How to Allocate Revenue Properly for Business Finances
When it comes to a business’ success, bookkeeping and accurate accounting play a major role. Your company’s financial status is only as healthy as its books are clean. It is vital that you can see precise reports, from revenue to expenses, so that you aren’t leaving money on the table. Money that you could use to pour back into your financial goals for growth. One of the main errors we find in our book reviews is the improper reporting of revenue. It is important to itemize different forms of incoming cash flow. This way, you are getting maximum benefits at tax time, as well as, with government programs like the recent forgivable PPP loans. Here, we break down how to allocate revenue properly.
Let’s look at a hypothetical example.
Let’s say we have a restaurant client who has been allocating all deposits as revenue. These deposits include more than just the cost of goods sold but also tax, tips, gift card purchases and so on. The problem with reporting all funds deposited as revenue – like what was collected for sales tax and money he collected for gratuity to the servers, is that it overstates the amount of revenue the owner actually made, so they end up owing more money to the IRS. It also negates the sales tax that was collected, resulting in more taxes being paid than necessary.
We recommend breaking up your books into clear categories.
If you’re in a service-based business, like a barber shop or coffee shop, you’re very likely receiving tips from content and consistent customers. Gratuity can really add up! Plus, when separated out could potentially be substantial enough to allocate to a future goal you have for business renovations or even hiring an additional staff member.
You’ll want to acknowledge and assign tips properly in accounting. Since tips can oftentimes be cash transactions, it is best to have a system in place to easily identify such at the end of a busy day.
Create separate categories to calculate taxes collected on products and services sold. Consider a title in your accounting records like Revenue-Taxes. Now, when taxes are listed in your profit and loss statement, you can separate income from taxable “out-go”.
In our above example, restaurant sales are retail sales, and are therefore subject to local and state sales tax. Beyond products and services sold, employee payroll is also subject to state unemployment, payroll taxes, Social Security, and Medicare taxes. Obviously, you’ll want to check with your respective state and local laws regarding tax rules and reporting. Typically, business owners must report sales and payroll amounts on a regular basis. This is where having an accountant or bookkeeping software available at any given moment is extremely helpful.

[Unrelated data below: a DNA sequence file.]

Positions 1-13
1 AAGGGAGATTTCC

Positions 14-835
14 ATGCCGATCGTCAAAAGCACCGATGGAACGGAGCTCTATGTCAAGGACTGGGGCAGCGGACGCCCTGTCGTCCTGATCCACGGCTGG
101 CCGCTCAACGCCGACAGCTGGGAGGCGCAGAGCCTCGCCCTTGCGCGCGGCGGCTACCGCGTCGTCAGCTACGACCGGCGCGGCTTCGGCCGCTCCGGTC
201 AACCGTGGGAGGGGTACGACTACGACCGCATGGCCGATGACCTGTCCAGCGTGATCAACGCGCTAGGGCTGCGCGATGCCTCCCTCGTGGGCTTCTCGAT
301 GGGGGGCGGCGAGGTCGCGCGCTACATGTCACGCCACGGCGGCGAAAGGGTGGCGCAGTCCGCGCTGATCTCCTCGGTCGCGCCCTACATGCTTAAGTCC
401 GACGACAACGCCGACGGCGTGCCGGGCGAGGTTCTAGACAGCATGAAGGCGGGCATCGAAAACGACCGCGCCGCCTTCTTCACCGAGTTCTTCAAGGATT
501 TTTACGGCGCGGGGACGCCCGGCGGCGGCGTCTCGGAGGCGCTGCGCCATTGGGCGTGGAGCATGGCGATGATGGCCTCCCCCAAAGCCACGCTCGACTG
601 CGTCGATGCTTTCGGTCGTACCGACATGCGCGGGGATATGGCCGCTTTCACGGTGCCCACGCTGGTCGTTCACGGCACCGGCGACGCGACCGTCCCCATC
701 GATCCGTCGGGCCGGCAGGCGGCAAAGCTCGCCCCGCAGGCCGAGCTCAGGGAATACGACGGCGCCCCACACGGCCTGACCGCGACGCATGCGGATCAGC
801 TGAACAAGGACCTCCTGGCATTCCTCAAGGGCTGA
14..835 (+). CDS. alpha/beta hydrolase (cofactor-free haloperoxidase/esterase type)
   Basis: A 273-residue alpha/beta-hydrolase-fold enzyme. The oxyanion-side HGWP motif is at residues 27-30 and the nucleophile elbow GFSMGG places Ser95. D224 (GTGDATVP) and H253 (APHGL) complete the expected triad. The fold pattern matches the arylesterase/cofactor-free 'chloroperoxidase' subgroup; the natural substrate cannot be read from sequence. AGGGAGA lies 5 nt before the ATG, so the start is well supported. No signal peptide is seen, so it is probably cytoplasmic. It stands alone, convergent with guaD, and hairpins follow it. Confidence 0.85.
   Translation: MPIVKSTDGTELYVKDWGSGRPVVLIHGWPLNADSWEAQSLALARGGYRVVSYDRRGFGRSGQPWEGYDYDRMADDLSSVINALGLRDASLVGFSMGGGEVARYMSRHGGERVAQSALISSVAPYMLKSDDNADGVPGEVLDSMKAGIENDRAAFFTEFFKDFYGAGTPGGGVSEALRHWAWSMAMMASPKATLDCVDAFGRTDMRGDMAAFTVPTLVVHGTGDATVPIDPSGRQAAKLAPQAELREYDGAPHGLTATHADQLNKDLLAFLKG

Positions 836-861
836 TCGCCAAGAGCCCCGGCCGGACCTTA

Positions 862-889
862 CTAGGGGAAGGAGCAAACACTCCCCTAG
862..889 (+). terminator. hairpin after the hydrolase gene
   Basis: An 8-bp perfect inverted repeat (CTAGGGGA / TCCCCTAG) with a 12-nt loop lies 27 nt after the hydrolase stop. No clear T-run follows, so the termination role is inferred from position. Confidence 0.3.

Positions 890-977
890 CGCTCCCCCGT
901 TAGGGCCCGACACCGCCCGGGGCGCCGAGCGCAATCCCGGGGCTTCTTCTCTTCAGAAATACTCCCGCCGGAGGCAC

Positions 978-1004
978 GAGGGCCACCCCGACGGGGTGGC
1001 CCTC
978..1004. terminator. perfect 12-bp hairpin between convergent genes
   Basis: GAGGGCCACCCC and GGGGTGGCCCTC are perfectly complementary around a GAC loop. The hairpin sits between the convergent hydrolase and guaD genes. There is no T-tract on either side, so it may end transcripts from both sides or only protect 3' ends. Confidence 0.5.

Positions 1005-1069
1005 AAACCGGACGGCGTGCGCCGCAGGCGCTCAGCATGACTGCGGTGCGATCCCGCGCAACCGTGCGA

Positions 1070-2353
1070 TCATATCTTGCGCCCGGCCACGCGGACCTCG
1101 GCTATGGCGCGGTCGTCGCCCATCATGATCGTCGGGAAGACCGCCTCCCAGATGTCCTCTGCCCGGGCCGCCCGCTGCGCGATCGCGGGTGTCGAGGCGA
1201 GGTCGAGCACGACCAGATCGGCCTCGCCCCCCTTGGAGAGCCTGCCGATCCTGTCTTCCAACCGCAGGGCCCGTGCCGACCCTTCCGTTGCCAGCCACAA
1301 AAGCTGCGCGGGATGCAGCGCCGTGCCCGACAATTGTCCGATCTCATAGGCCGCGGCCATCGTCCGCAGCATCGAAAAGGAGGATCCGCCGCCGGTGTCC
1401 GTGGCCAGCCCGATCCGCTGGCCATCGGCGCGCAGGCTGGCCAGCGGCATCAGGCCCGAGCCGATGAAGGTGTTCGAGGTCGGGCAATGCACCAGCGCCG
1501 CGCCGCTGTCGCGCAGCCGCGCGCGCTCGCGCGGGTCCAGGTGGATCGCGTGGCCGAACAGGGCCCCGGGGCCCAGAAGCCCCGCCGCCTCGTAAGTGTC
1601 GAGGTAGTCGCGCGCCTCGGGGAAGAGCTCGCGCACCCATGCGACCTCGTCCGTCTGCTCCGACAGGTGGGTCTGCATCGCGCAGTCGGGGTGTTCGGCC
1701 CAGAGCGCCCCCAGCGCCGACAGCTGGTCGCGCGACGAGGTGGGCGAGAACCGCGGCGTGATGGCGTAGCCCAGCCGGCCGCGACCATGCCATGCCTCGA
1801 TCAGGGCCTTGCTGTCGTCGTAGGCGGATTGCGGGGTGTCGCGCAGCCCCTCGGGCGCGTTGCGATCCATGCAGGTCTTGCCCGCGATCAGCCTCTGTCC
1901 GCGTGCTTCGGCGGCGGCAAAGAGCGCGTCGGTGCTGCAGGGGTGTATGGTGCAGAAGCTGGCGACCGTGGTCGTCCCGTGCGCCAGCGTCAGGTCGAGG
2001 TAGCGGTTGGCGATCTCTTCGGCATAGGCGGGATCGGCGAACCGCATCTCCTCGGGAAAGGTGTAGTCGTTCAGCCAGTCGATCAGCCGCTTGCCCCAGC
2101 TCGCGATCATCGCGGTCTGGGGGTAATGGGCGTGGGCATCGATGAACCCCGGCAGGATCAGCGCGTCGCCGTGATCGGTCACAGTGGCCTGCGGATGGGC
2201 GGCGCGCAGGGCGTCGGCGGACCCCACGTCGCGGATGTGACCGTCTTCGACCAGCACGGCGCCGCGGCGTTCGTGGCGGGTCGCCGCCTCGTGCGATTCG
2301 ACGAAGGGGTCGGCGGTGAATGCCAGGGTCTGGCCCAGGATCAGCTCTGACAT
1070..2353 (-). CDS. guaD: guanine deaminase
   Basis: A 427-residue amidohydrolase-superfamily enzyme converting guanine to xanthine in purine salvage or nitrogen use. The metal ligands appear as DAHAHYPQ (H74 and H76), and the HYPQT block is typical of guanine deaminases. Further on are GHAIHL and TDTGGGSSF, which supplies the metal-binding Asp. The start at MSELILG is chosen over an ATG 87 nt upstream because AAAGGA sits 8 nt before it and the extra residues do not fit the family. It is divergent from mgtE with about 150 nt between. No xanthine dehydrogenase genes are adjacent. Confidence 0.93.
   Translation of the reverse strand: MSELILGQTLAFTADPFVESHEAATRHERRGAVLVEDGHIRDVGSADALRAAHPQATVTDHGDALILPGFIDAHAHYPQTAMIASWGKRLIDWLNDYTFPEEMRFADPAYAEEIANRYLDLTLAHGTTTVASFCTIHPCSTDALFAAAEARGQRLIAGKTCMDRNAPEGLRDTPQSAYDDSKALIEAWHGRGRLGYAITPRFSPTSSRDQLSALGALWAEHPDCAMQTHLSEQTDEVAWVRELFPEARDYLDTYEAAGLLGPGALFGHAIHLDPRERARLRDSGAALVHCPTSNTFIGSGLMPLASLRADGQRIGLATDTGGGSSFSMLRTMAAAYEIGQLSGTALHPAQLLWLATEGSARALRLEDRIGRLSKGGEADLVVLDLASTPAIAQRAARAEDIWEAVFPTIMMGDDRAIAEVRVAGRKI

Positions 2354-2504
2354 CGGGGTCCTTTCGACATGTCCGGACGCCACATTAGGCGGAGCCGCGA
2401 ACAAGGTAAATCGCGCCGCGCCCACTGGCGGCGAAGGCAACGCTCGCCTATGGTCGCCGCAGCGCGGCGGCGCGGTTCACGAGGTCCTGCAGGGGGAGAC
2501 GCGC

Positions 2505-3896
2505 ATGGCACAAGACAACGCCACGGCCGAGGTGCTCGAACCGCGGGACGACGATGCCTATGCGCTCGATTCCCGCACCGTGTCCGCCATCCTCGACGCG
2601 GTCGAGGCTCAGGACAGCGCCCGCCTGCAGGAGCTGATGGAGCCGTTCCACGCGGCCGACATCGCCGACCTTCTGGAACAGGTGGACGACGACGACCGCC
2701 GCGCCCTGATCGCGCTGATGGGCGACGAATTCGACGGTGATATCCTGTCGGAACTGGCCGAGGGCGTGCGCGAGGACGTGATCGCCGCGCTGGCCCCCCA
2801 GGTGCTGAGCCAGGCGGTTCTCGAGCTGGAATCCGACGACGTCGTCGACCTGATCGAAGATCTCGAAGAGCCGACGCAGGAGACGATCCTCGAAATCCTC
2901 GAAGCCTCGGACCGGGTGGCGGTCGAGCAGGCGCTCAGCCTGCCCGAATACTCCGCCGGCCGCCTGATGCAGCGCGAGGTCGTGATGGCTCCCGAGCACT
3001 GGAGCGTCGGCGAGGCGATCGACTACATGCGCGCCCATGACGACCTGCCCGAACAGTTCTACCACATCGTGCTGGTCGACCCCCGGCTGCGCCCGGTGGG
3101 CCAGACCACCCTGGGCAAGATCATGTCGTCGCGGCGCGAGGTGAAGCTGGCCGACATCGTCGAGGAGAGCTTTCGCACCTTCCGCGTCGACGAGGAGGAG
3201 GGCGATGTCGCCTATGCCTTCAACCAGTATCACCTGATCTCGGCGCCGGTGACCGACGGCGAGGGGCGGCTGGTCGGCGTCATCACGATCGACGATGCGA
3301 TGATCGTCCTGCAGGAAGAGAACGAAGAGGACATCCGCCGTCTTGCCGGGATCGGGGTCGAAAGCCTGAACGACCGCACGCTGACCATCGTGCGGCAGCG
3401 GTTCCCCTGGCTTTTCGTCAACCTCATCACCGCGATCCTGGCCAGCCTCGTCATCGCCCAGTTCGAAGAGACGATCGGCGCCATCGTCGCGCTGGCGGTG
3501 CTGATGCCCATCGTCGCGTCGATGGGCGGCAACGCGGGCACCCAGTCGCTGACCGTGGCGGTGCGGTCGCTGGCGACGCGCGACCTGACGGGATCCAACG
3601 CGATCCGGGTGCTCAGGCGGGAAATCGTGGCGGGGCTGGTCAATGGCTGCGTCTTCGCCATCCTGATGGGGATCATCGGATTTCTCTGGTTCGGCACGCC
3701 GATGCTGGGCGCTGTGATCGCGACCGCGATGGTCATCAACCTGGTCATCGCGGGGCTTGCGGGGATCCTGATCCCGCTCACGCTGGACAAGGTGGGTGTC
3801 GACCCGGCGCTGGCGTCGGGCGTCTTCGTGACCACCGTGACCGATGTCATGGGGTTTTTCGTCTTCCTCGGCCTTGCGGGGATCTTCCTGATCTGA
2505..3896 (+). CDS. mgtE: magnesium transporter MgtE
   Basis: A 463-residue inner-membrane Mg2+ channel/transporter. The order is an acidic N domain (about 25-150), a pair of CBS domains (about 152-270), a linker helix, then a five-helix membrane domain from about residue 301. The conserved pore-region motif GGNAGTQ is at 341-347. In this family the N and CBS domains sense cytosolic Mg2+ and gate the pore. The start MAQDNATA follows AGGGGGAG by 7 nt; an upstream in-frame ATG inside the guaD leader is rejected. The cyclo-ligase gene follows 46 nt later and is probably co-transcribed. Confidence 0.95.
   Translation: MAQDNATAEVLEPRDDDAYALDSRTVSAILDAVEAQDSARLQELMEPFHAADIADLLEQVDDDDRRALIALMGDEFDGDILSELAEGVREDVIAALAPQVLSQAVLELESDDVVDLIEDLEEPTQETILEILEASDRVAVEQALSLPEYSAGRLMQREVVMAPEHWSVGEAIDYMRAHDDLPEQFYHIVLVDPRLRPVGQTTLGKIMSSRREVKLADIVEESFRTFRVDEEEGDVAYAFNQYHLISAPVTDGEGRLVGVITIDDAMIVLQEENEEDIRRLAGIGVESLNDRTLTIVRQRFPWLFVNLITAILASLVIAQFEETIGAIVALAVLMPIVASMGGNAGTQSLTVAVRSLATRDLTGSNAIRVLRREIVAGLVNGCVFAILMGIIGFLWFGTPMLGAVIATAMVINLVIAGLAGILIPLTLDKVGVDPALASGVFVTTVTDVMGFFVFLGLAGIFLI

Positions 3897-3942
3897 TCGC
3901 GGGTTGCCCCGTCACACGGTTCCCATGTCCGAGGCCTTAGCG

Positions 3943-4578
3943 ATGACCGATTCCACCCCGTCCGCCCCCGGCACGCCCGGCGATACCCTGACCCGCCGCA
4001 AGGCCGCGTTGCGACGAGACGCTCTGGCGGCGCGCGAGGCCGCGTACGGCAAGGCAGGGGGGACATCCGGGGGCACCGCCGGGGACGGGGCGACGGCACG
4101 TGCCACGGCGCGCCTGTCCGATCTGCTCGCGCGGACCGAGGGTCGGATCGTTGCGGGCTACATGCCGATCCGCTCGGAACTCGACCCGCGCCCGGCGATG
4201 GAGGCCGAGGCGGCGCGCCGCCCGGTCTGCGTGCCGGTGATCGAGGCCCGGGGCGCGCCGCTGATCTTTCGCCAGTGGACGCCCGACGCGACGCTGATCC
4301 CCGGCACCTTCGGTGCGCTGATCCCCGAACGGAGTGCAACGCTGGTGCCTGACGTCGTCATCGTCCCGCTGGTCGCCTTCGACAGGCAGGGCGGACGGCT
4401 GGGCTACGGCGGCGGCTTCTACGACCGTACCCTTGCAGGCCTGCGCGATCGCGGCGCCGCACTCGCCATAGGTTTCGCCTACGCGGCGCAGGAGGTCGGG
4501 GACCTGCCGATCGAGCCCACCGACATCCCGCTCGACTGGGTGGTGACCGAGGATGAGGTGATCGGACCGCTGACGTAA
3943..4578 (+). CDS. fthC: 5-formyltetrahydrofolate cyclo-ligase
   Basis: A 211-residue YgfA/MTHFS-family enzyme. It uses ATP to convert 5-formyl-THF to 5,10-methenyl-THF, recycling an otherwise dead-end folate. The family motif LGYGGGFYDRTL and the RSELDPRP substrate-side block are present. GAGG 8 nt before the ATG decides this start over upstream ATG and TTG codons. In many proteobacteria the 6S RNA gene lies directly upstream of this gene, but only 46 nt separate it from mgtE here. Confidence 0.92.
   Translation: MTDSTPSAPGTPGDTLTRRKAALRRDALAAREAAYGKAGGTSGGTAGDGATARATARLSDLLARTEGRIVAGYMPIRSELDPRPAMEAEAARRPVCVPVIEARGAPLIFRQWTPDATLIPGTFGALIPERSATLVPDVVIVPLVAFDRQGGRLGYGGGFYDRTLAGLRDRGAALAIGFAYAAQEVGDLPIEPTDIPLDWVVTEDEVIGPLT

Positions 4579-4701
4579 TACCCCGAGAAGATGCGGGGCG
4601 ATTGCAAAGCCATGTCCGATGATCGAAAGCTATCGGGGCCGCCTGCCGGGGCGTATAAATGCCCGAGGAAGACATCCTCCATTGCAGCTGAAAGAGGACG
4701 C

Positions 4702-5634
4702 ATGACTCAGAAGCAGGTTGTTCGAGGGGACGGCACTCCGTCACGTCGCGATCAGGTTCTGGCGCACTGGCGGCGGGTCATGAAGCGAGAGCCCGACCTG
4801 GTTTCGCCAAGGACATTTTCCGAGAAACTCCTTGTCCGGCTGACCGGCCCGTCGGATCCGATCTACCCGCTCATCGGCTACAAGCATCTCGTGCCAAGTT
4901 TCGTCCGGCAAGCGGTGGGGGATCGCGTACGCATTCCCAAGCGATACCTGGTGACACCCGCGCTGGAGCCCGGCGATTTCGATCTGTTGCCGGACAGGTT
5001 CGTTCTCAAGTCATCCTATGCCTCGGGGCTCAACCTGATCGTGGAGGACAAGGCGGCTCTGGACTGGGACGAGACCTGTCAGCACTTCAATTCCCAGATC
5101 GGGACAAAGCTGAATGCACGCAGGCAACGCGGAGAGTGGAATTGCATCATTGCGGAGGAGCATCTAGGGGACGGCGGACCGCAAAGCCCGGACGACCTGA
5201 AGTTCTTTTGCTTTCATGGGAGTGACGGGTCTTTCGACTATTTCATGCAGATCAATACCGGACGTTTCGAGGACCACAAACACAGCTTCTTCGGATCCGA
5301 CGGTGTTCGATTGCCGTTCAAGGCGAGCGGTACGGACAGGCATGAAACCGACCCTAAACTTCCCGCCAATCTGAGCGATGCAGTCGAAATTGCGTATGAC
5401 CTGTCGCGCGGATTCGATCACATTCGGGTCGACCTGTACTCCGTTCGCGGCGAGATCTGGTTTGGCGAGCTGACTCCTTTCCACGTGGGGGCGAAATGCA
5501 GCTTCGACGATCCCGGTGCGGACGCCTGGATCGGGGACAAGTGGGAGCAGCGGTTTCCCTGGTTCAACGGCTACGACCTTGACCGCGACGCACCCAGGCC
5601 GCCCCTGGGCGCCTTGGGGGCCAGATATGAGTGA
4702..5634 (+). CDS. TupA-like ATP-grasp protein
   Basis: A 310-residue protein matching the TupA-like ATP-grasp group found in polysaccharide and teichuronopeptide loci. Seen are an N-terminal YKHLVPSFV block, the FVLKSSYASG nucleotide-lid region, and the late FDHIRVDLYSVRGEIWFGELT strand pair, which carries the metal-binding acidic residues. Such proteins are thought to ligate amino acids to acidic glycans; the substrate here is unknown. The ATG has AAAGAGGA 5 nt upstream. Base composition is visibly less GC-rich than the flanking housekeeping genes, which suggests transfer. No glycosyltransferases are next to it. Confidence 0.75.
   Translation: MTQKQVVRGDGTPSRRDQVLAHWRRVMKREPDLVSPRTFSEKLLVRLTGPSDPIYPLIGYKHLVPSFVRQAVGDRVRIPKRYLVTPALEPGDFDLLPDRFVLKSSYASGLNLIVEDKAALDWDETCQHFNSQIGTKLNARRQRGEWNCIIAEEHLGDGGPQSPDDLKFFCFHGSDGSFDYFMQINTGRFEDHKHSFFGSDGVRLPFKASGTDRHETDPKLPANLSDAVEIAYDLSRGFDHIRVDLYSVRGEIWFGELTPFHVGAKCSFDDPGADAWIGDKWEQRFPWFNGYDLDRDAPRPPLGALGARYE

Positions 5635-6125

Naturally, the federal government will want their slice of the pie also. This will be based on our restaurant owner’s net profits. Expect to pay quarterly taxes or via payroll volume. The IRS will provide clarity on this when the business owner applies for their EIN.
Apply sales tax to every purchase a customer makes to cover the taxes they will owe the state at the end of the month.
Utilizing accounting software can help you allocate revenue properly.
Simply determine your sales tax rate (typically a percentage like 6%). Then, add up the total of all taxable items sold during a single month of business. Multiply that sales tax rate by the total of all taxable items sold during the month. Record these numbers on the state’s tax forms and write a check for the amount owed. Send it in and take a breath, knowing you’re ahead of the game.
Let’s look at our friend again, the restaurant owner. Let’s say his sales tax rate in his area is 6%. That means he will be charged 6% on all sales made during, for example, this month of March. He will need to be charging his customers that 6% to cover that expense. If he does not, that tax will come out of his pocket and will seriously affect his profitability.
Gift certificates (and gift cards) are often sold by a retailer to a buyer for cash. The buyer can then redeem the gift certificate or give it to another person who can redeem the gift certificate for merchandise or services. When it comes to accounting, the sale of a gift certificate should be recorded as an outstanding credit. Revenue is not typically recorded at this point as the services have yet to be rendered to honor the gift card purchase. Instead, consider categorizing the gift certificate as a future obligation to provide merchandise or services for the amount of the certificate sold. Then, once the recipient presents the gift card to the retailer, record it as revenue.
Like people, companies need annual wellness checks too. Two Sense’s small-business consulting offers an objective third party look through financial statements. We can then make suggestions and ask questions to provoke new lines of thought for your bottom and top-line strategies. Clean books make for clarity in your business’ future and we are here to help!